Saturday, July 2, 2022
HomeTechnologyHow to convert CAD assets to glTF for use with AWS IoT...

How to convert CAD assets to glTF for use with AWS IoT TwinMaker


Customers often have existing 3D CAD (Computer-aided Design) assets that they would like to use with AWS IoT TwinMaker. CAD files are either proprietary formats optimized for use in proprietary applications or interchange formats designed for moving CAD data from one application to another. They are not usually compatible with realtime WebGL viewports like those used in AWS IoT TwinMaker, which supports the glTF format. Customers will need to convert their CAD assets to the glTF format before importing those assets to AWS IoT TwinMaker.

In this post, I will demonstrate a workflow for using Pixyz Scenario Processor to convert a CAD file in the STEP format to a realtime 3D file in the glTF format. Pixyz Scenario Processor is a solution provided by Pixyz that is available in AWS Marketplace. It can be configured for several different scenarios. In this example, I will be using the GenericPolygonTarget scenario. This scenario uses the most common settings for converting CAD assets to realtime assets for use in game engines and WebGL views. It has options for setting the desired polygon count, determining if objects should be merged together, and determining if hidden objects should be deleted.

Overview of solution

In this walkthrough, you will setup Amazon Elastic Container Service (ECS) to run the Pixyz Scenario Processor on a file stored in Amazon Simple Storage Service (Amazon S3).

You will create an Amazon S3 bucket and upload your CAD file for conversion. You will also create and run an AWS Fargate Task that uses the Pixyz Scenario Composer container image to convert the CAD file to glTF. After running the task, you will download the resulting file from Amazon S3 to inspect it in a glTF compatible viewer.

Walkthrough

In this walkthrough I will demonstrate the creation of an AWS Fargate Task that will grab a CAD file from an S3 bucket, convert it to a GLB (binary glTF format) file and store it back in that S3 bucket. The Fargate Task will use the Pixyz Scenario Processor from the AWS Marketplace. This requires adjusting the default IAM policy for running tasks on Amazon ECS to allow for metering usage of the AWS Marketplace solution.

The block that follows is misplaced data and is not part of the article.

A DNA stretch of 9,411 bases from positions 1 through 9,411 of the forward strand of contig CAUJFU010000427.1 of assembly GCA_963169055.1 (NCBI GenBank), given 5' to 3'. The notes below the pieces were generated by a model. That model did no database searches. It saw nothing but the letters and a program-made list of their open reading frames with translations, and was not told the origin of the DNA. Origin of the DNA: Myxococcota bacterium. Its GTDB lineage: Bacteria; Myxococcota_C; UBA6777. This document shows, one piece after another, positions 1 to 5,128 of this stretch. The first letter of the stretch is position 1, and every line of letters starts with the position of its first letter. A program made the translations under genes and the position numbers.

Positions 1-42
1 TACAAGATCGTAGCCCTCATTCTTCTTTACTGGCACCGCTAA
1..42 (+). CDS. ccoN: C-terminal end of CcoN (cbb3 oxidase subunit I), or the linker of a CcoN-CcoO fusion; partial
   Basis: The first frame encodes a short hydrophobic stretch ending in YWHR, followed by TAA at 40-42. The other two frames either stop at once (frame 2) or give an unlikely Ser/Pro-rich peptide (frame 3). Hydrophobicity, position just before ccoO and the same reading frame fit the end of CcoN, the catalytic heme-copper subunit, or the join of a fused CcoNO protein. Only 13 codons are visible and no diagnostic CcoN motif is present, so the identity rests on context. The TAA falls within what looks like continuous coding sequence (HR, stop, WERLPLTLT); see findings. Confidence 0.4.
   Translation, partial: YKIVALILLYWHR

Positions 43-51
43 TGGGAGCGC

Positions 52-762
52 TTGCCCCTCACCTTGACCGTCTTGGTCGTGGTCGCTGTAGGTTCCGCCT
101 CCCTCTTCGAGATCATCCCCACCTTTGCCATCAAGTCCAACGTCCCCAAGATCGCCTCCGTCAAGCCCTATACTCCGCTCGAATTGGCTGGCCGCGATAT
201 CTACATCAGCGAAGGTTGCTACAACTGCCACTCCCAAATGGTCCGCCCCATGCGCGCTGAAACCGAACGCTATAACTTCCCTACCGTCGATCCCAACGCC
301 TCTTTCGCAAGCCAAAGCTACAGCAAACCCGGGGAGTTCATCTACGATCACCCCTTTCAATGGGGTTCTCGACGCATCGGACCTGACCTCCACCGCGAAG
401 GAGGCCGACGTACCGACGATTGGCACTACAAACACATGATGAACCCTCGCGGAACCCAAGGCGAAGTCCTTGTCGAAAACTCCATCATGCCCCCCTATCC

We will run through the following steps:

  1. Upload the source files to an S3 Bucket
  2. Create an IAM Role for running Amazon ECS Tasks with the Pixyz Scenario Processor
  3. Create the Network Only Cluster
  4. Create the Task Definition
  5. Run the Fargate Task
  6. Examine the Logs
  7. (Optional) Download the glTF file and view it

Prerequisites

For this walkthrough, the following are prerequisites:

  • An AWS account
  • Amazon S3 to store your CAD file
  • AWS IAM
  • Amazon ECS and AWS Fargate
  • A subscription to Pixyz Scenario Processor on AWS Marketplace.
    • For this example, you will be charged for using Pixyz Scenario Processor with usage based pricing. Current pricing information is available on the AWS Marketplace product page for Pixyz Scenario Processor. Estimated cost of completing this exercise is $0.25 – $1.00.
  • A CAD file to convert. I will be using the file, Waste_Container.step, but you can use your own visual assets.
Image of the asset Waste_Container.step, a large green metal waste container.

Rendering of Waste_Container.step

Step 1: Upload the source files to an S3 Bucket

  1. Navigate to the Amazon S3 Console.
  2. Create a new bucket to use. I will be using the us-west-2 region for this example.
    My bucket name is: pixyz-example-20211117.
  3. Create an input and an output folder inside the bucket.
  4. Upload the CAD file you want to convert into the input folder.
    I am using a STEP file: Waste_Container.step.
Screenshot of AWS S3 Console page

Waste_Container.step uploaded to Amazon S3

Step 2: Create an IAM Role for running Amazon ECS Tasks with the Pixyz Scenario Processor

  1. Navigate to the AWS IAM Console Page.
  2. Choose the Roles section and press the Create Role button.
  3. Select Elastic Container Service, then Elastic Container Service Task, then select the Next:Permissions button.
  4. Attach the following Permissions:
    1. AWSMarketplaceMeteringRegisterUsage (allows AWS Marketplace to Meter usage)
    2. AmazonS3FullAccess (allows Amazon ECS to access the S3 bucket)
    3. AmazonECSTaskExecutionPolicy (allows Amazon ECS to execute Tasks)
  5. Select the Next:Tags button.
  6. Select the Next:Review button.
  7. Name the role, I used pixyz-example-role-20211117.
  8. Add a description, I used “Role created for Pixyz Scenario Processor example.” Select the Create role button.

You should now have a role that looks similar to:

Screenshot of the AWS IAM Console

Permissions policies applied to IAM Role pixyz-example-role-20211117

Step 3: Create the Network Only Cluster

  1. Navigate to the Amazon ECS console.
  2. Navigate to the Clusters section and select the button to Create Cluster.
  3. Select Networking Only and then the Next step button.
  4. Configure the Cluster with:
    1. name: pixyz-example-cluster
    2. Enable Create a new VPC for this cluster.
    3. Use default CIDR and subnet blocks.
    4. Enable Cloudwatch Container Insights.
  5. Select the Create button.

Step 4: Create the Task Definition

  1. Navigate to the Amazon ECS console.
  2. Navigate to the Task Definition section and select the button to Create new Task Definition.
  3. Choose the Fargate option and select the Next step button.
  4. Configure the Task:
    1. Give it a name, I used: pixyz-example-task